Wednesday, February 26, 2014

Duncan Valley Rural Fire District emergency helipad is dedicated, Life Net assists

The Duncan Valley Rural Fire District has taken one more step in further modernizing the critical services it provides to the public. It now has a helipad, a new facility specifically designated for emergency services helicopters to land.

The helipad’s grand opening and dedication were held Monday, Feb. 10, at the DVRFD station located on Fairgrounds Road, just off of State Route 75.

Fire Chief Hayden Boyd said the pad has already seen some use, but it now has lighting and a wind sock to assist chopper pilots, especially at night.

A medical evacuation chopper and crew from Life Net were on hand to participate in the grand opening. “Of course many people have seen a helicopter flying overhead, but this will be a great opportunity to see one close up,” Boyd said prior to the opening ceremony.

An emergency services chopper helipad also exists at the Gila Health Resources clinic in Morenci, 37 miles from Duncan.

Duncan native and Town Council member Doug Barlow said, “To some folks it may not seem like a big deal, but it is. This helps ensure a medical transport chopper has a safe place to land. Combined with the excellent service provided by the Greenlee County Ambulance Service stationed here in Duncan, it is a real plus for Duncan and the entire Duncan Valley.”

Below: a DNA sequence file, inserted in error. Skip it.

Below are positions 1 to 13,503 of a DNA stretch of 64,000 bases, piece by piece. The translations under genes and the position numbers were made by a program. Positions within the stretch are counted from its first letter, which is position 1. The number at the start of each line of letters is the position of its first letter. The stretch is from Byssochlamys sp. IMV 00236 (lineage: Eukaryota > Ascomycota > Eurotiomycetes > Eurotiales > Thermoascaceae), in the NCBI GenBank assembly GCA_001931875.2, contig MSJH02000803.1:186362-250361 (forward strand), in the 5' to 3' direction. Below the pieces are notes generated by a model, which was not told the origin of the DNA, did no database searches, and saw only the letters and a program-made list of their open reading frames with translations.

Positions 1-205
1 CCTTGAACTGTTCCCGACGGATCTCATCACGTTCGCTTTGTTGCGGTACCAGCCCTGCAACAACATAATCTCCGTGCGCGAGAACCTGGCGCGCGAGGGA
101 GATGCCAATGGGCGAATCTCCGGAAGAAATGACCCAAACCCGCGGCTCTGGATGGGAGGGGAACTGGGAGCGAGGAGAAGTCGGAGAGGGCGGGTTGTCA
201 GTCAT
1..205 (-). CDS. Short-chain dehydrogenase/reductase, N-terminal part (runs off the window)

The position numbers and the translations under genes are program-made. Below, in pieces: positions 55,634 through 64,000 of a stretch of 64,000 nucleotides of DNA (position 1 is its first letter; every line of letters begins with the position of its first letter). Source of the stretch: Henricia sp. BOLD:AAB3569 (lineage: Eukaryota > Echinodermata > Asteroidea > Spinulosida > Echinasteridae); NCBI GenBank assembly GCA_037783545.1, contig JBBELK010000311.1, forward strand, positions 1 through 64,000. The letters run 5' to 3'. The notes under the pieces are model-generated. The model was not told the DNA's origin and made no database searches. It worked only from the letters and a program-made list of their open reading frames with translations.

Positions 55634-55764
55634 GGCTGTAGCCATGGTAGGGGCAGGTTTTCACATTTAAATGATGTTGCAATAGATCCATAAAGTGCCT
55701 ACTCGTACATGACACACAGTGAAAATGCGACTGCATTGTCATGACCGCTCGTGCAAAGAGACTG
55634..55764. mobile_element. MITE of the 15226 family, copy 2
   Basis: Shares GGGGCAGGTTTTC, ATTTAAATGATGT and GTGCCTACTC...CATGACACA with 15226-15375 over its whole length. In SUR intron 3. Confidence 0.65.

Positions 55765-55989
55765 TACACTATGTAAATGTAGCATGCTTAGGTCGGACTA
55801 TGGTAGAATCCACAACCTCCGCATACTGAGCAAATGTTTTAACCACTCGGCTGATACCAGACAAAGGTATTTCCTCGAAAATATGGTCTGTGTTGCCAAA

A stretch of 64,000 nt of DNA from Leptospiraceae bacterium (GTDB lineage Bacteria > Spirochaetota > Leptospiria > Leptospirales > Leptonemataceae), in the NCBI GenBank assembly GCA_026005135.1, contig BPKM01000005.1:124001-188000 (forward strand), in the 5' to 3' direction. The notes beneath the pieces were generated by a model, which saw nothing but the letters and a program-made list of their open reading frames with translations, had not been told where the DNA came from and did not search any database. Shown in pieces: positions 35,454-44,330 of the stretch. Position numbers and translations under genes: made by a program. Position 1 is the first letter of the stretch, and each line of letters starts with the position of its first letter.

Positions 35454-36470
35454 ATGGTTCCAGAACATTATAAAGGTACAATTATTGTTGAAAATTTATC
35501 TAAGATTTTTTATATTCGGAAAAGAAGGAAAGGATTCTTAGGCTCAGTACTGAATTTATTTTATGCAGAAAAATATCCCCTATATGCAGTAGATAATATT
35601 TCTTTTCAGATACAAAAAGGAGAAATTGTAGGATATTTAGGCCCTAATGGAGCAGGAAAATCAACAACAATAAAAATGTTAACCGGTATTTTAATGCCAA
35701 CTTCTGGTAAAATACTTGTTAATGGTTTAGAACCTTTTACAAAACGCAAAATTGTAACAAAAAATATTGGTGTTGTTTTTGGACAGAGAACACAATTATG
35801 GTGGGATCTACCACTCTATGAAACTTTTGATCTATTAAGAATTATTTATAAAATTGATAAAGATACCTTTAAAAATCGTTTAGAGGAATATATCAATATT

The closest full-service hospital is located in Safford, about 40 miles away. In the event of more serious injures, such as those sustained in a major car crash, patients are flown to Tucson, which is about a three-hour trip by ground ambulance.

“We certainly have our share of car wrecks and other incidents in which people are seriously injured and need to be taken as quickly as possible to a facility where they can be best taken care of,” Barlow said.

He added, “There’s a lot to be grateful for between the Duncan Valley Fire District and Greenlee County Ambulance crews and emergency helicopter service. The same goes for the Greenlee County Sheriff’s Office. Living out here in isolated, very rural Arizona, this means a lot.”

Boyd said the ceremony will be short and the public’s attendance will be greatly appreciated.

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